Résultats de l'appel à projets 2015
The analysis of deep sequencing data is both a bottleneck and a major issue for life sciences. Deep seq is commonly used to study a variety of genomic mechanisms as different as structural variations or fitness contribution of genes among many others. Sequencing technologies are evolving fast and the third generation is now accessible on the market. Third generation sequencing provides longer reads at the expense of higher error rates that makes them difficult to incorporate in a classical analysis pipeline. Their length carries the promise of overcoming two major problems in genome and transcriptome assembly: the presence of i/ long gemonic repeats and ii/ of distinct alleles in doploid or polyploid genomes. We propose to set up a service to perform de novo genomic and transcriptome assembly of third generation reads eventually combined with accurate second generation reads. This service will be developed, evualated and evoled as both the technique and bioinformatics solutions improved. Long read sequencing will be increasingly used in assembly projects, but to our knowledge no such service is available in an academic environment. Our group has acquired some expertise of error correction of third generation reads (see LoRDEC) and aims at exploiting high performance computing devices for this assembly service.
It is necessary to start a new phase of development to 1) improve the code and make it more maintainable; 2) adapt the tool to the new needs of biology. For example, with the arrival of new sequencing technologies, the production of data is more massive and the phases of analysis, including metagenomics, could benefit from more precise management of the data retrieved by BioMAJ.
Capitalizing on previous work carried out by GenOuest on the indexing of data banks, as well as on the ongoing work on the storage of metadata of banks within a graph-oriented database, we propose extra functionalities that allow the user to build its own banks to optimize the processing time for its calculations.
The new BioMAJ version will represent a tool able to create a custom data infrastructure. We wish therefore to carry out this project, to recruit a computer developer for 24 months.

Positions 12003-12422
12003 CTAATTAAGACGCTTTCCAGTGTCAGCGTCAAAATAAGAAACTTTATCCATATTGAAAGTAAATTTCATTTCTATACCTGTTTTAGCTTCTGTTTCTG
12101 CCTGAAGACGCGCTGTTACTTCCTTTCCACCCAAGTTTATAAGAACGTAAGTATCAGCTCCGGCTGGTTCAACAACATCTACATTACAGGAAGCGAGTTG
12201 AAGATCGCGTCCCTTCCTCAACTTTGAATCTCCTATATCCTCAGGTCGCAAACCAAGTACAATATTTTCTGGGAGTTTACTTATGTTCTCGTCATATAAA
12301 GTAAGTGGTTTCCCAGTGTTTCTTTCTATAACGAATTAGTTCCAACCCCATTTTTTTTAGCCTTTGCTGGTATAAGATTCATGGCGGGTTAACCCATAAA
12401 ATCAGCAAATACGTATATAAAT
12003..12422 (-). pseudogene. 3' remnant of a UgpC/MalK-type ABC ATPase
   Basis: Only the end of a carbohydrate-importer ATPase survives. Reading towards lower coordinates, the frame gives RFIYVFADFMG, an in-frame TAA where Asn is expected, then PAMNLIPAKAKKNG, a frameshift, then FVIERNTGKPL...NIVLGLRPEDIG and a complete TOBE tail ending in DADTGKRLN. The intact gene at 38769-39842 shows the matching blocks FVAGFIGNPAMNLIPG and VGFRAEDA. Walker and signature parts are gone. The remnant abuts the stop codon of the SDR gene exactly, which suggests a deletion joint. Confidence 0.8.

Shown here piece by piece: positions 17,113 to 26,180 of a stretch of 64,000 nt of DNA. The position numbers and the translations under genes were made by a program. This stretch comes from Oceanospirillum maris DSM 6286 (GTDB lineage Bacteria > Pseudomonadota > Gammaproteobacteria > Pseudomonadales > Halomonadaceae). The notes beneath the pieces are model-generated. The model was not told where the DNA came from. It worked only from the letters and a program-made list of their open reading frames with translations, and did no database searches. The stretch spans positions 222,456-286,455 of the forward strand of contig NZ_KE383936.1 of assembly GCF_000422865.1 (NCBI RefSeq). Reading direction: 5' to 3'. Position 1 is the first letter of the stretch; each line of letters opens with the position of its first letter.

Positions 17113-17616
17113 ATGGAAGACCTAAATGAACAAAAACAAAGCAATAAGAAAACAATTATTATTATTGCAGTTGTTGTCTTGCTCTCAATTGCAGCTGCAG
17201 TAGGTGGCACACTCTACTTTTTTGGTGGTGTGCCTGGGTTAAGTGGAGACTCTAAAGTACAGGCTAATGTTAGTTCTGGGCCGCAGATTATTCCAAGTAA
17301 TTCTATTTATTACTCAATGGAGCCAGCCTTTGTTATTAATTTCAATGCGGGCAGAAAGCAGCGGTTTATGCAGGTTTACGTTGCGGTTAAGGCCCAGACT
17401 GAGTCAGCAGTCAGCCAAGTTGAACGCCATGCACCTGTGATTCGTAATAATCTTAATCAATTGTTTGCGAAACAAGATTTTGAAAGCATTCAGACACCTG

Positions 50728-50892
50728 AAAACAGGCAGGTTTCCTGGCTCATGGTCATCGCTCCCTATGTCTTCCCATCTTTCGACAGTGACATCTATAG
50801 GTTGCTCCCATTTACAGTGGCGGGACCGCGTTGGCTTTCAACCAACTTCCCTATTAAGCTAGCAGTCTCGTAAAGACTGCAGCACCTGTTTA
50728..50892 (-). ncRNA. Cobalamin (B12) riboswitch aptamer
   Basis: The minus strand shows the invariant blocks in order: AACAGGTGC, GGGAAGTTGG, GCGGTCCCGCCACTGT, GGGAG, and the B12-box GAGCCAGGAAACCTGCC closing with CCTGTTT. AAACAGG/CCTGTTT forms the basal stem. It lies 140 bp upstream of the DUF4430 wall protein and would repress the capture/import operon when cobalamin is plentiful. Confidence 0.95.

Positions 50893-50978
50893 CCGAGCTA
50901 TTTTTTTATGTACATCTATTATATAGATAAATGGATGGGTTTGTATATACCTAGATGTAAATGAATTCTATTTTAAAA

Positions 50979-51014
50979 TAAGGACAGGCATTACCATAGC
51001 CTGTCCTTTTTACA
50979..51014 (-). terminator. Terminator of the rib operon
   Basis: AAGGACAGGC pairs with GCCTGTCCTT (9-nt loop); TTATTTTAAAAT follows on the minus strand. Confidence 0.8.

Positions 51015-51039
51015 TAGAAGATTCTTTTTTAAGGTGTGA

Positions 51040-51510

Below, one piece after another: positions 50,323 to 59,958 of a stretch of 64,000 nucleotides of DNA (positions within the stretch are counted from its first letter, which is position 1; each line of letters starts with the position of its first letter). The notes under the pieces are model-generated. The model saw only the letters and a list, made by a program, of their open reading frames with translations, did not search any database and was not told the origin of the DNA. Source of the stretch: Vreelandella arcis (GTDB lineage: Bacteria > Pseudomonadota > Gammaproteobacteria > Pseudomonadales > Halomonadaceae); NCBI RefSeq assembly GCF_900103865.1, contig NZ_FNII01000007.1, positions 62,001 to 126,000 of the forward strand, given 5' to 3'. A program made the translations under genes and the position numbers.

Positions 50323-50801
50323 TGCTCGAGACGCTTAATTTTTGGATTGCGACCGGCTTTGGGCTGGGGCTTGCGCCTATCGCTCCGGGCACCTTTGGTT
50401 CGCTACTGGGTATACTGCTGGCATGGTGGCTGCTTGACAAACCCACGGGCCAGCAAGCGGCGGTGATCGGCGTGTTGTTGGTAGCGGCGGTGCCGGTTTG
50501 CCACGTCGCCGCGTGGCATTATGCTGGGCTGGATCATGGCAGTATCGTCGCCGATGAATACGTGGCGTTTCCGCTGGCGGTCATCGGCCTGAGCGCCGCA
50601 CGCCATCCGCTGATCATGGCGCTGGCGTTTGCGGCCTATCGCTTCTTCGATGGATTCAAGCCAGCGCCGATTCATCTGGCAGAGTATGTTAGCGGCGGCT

In this context, we propose the development of a new service, called BISTAR, that aims to provide the first pipeline for the analysis of targeted bisulfite-sequencing data. BISTAR will cover all the steps of the analysis from sequencing reads to differential methylation analysis, allele-specific methylation and SNP analyses. Technically, BISTAR will offer a practical solution for biomedical researches, since it will combine time-efficient executions by parallelising the stages of the pipeline, and user-friendly deployment using virtual appliances that run locally and through the IFB infrastructure; BISTAR will thus provide cloud access with elastic resource provision, and both command-line and graphical user interfaces (Galaxy).
BISTAR will fill the gap in bisulfite-sequencing analyses and will provide a flexible and user-friendly tool for a broad spectrum of researchers in the life science community.
Seven tools are already available in Galaxy toolsheds. This m ississippi tool suite allows to analyze small RNA sequencing datasets in order to annotate, align and visualize small RNAs and their meta-properties.
In addition to upgrading existing tools through a continuous development process, we propose here to extend the Galaxy mississippi tool suite with tools and workflows to provide further support to small RNA biology. Thus, we will develop and release tools and workflows to (i) analyse small RNA phasing and editing (ii) profile miRNAs and their differential expression (iii) discover new miRNAs from sequencing datasets (iv) and diagnose/discover viruses through metagenomic analyses of viral siRNAs.